Should news organizations be the next to delete Facebook?
– As Mark Zuckerberg continues his apology tour, speaking to select journalists about his company’s failure to protect the data of 50 million users, there’s one news organization that claims the Facebook CEO has refused to even acknowledge their request to be interviewed.
That would be Channel 4 in London, which along with the Guardian newspaper broke the story of Facebook’s data disaster earlier this month, leading the company to lose $100 billion dollars US in value since it’s yearly high in early February.
Now, the channel’s news editor Ben de Pear has been quoted by online site The Drum suggesting that news organizations should quit posting their material on Facebook
altogether, which he says has become “too toxic” and has a “cult-like sense of its own infallibility.”
“It’s probably unrealistic but should all news be in one place? [A place] where you see a multitude of opinions but where it is verified news and not just made up, like so much of it was on Facebook,” De Pear was quoted as saying.
It’s easy to dismiss the comments as sour grapes, but news organizations — including the CBC, which boasts more than 2 million subscribers on its Facebook page — have long wrestled with how to manage what the site has become: an available audience of more than 2 billion people, but without much differentiation between real and fake news.
De Pear suggests that news organizations around the world should develop alternatives where subscribers can be assured of quality controls.
“All the news organizations need to talk to each other and maybe we can come up with a separate platform — I don’t know, call it Newsbook?”
That’s where the conversation seems headed for news organizations, but for most people the recent stories have prompted a more general question: “Who has obtained my data, and what’s being done with it?”
The Channel 4 report showed data taken from Facebook by Cambridge Analytica had been used to try to influence elections with targeted political ads, even fake news stories. CBC, which operates one of the most-visited online sites in Canada, says it does collect data from subscribers.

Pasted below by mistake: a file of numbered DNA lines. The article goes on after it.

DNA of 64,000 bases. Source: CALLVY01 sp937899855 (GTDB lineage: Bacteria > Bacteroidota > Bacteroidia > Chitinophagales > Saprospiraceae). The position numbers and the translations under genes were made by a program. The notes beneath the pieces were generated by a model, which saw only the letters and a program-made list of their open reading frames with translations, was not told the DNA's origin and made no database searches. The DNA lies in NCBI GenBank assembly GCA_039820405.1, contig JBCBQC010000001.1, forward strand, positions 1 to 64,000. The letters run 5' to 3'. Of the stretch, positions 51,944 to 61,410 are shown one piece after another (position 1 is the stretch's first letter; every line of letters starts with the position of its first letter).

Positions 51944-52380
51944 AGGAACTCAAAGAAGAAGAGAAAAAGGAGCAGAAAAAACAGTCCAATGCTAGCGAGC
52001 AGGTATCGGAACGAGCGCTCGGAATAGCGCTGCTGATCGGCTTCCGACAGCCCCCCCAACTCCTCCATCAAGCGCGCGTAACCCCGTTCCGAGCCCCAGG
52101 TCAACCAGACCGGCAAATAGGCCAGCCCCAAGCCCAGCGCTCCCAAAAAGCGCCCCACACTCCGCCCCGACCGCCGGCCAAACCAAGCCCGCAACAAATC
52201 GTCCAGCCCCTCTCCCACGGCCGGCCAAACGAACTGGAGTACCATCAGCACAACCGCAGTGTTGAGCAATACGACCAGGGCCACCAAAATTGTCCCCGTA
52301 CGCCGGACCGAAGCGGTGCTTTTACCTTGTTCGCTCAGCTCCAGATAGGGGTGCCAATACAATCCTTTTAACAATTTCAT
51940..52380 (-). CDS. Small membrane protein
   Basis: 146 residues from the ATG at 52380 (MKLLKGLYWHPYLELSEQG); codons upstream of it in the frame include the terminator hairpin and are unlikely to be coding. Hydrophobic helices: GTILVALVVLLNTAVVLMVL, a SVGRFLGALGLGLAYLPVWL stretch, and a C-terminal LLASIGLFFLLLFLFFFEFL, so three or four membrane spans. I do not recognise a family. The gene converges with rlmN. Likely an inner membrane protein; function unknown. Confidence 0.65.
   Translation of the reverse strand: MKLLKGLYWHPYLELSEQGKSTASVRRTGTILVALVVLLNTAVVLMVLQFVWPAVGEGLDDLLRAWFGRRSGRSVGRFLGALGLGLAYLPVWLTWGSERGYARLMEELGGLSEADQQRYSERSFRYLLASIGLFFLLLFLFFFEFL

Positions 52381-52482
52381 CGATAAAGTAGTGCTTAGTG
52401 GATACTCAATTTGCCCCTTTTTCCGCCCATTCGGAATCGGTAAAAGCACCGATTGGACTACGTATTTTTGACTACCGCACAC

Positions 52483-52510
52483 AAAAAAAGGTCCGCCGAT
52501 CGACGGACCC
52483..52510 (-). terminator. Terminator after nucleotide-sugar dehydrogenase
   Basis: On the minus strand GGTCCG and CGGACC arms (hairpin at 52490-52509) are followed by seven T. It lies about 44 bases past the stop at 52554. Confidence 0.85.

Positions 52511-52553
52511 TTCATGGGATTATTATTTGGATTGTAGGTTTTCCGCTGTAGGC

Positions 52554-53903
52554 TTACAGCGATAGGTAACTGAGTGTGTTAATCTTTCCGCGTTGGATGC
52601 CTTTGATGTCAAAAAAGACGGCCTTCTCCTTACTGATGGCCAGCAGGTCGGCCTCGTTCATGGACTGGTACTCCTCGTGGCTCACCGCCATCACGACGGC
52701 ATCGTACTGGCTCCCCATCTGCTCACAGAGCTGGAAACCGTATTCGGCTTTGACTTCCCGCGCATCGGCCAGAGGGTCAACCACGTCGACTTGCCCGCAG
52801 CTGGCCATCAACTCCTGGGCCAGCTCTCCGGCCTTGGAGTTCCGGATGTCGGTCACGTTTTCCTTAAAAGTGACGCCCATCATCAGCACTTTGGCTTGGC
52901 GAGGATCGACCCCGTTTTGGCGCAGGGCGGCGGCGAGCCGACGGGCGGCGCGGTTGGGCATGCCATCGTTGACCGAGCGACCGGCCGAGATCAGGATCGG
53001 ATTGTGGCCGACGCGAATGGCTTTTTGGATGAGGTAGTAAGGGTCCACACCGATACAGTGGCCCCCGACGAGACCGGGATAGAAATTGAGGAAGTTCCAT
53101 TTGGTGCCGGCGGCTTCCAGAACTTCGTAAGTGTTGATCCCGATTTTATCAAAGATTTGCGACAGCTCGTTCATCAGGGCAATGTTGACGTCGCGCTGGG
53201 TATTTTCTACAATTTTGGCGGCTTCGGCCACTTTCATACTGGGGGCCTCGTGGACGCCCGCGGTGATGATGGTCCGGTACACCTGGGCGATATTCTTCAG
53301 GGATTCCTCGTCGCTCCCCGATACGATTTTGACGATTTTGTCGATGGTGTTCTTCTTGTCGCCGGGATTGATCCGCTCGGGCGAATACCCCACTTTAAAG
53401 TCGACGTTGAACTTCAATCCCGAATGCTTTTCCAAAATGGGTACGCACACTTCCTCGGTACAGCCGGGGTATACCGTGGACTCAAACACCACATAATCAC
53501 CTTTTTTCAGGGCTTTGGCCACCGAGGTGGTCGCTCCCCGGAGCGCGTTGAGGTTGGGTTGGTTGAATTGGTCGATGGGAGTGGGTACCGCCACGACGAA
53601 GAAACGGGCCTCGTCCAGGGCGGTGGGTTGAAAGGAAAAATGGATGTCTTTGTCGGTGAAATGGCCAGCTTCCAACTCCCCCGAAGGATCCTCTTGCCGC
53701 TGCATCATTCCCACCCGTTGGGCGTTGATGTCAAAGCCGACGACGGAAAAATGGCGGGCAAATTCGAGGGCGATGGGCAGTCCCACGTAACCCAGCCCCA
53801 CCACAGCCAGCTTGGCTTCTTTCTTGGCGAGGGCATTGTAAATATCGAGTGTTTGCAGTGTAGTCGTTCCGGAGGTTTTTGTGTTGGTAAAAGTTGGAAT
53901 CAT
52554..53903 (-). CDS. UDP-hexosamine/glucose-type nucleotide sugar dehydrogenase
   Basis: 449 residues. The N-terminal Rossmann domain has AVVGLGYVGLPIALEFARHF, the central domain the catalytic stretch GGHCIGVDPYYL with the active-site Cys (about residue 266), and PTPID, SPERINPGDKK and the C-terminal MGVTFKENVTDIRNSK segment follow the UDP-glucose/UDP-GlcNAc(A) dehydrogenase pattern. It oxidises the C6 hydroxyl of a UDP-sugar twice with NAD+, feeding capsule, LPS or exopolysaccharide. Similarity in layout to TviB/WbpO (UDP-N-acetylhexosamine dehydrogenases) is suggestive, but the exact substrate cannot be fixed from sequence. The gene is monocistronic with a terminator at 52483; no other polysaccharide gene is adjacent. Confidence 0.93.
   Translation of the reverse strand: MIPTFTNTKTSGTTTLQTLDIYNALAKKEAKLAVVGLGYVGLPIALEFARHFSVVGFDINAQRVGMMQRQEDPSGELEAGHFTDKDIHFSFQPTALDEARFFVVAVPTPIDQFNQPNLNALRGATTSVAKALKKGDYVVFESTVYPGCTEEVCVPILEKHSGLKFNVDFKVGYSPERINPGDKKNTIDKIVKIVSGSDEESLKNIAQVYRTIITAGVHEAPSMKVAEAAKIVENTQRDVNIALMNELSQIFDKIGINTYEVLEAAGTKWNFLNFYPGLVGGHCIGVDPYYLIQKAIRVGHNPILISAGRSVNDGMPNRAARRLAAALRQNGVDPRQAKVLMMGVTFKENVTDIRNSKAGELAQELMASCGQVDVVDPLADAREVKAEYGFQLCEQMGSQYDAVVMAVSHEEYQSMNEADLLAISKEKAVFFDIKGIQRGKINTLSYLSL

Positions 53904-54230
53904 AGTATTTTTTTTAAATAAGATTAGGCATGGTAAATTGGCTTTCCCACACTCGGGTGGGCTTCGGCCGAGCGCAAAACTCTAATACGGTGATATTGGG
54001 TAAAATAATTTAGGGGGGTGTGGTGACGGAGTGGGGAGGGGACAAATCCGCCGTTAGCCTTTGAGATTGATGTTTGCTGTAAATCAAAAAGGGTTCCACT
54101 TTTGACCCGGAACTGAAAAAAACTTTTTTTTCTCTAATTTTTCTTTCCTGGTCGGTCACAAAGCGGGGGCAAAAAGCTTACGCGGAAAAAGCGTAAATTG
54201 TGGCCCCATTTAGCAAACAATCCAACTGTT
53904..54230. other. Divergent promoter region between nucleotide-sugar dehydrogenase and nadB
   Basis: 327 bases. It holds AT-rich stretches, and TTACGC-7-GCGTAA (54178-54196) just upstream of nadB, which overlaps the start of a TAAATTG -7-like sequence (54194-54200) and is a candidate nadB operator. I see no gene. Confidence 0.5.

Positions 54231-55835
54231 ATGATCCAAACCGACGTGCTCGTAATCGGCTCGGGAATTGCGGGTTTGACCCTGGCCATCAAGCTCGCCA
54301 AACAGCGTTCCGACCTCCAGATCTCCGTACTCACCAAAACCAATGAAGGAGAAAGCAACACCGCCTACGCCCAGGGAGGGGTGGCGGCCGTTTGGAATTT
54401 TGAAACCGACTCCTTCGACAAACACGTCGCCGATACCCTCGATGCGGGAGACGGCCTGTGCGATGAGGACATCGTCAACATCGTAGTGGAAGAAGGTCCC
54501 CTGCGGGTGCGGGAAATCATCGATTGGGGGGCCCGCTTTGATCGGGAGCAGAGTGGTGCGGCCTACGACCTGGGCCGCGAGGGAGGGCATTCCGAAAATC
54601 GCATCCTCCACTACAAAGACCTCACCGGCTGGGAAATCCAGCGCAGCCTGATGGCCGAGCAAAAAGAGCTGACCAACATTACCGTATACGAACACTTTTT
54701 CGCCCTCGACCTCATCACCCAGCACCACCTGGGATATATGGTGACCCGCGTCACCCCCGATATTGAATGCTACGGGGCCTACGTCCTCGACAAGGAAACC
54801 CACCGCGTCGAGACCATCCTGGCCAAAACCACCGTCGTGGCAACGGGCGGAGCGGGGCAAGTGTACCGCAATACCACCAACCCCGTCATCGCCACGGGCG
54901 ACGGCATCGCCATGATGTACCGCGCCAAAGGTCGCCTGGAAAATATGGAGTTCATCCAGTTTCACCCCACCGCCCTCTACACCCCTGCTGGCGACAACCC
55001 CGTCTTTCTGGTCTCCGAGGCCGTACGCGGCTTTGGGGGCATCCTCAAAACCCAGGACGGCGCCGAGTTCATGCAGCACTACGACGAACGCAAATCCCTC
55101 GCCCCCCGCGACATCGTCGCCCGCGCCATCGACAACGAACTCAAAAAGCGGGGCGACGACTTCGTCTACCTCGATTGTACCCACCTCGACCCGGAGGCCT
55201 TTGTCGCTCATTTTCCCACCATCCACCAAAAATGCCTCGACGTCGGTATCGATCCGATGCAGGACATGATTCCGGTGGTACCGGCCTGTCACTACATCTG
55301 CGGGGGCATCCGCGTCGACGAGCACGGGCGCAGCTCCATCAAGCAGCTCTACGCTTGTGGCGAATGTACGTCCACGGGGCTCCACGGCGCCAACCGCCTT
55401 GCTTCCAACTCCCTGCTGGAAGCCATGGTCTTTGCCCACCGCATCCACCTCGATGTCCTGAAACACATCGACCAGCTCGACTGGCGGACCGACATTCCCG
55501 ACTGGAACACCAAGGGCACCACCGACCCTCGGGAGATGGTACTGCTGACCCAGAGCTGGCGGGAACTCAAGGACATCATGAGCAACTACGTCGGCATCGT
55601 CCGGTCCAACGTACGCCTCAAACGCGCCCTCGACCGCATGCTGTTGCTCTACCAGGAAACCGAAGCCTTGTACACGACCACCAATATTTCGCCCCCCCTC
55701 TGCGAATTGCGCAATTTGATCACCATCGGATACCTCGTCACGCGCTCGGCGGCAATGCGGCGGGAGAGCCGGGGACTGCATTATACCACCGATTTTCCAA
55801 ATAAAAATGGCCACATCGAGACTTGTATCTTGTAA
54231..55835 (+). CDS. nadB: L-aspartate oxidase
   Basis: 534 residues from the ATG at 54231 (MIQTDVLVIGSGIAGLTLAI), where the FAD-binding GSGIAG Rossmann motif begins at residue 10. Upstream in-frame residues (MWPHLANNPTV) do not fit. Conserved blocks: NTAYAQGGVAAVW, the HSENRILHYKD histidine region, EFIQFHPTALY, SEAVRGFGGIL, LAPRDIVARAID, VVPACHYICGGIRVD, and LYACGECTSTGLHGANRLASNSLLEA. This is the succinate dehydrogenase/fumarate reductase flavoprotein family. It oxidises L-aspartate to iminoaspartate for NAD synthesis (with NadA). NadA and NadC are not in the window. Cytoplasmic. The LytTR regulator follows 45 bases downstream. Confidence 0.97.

In response to the question from The Investigators with Diana Swain, CBC said the data is collected and kept within a “protected and monitored infrastructure” it never sells “people’s personal information to third parties” but that the data is used to “show visitors more relevant ads and better search results,” largely based on where they live.
Kurt Wagner of U.S.-based online site Recode, which reports on the tech industry, was one of those who recently interviewed Zuckerberg. Speaking to The Investigators this week, he says he believes Facebook’s CEO understands how angry some people are about the company’s mishandling of their personal information.
“Facebook seems to be taking it seriously and while it’s not easy for people to feel bad for Mark Zuckerberg right now, I do think that he realizes that the company screwed up and he needs to do something about it.”
Whether the damage to Facebook’s reputation with its users, including news organizations, can be alleviated is the question no one is yet prepared to answer. Even De Pear admits his company won’t quit Facebook right away, if at all. In spite of the revelations of the company’s massive missteps, it remains the biggest social media site in the world, with an audience just too large for news organizations to easily turn away from.
Also this week on The Investigators with Diana Swain: Radio-Canada investigative journalist Marie-Maude Denis has been ordered by a Quebec judge to reveal the name of a source.
She explains why she’s fighting the decision. And CBC News investigative reporter Dave Seglins explains how he determined the Blue Jays are getting a cut of their own tickets being scalped online.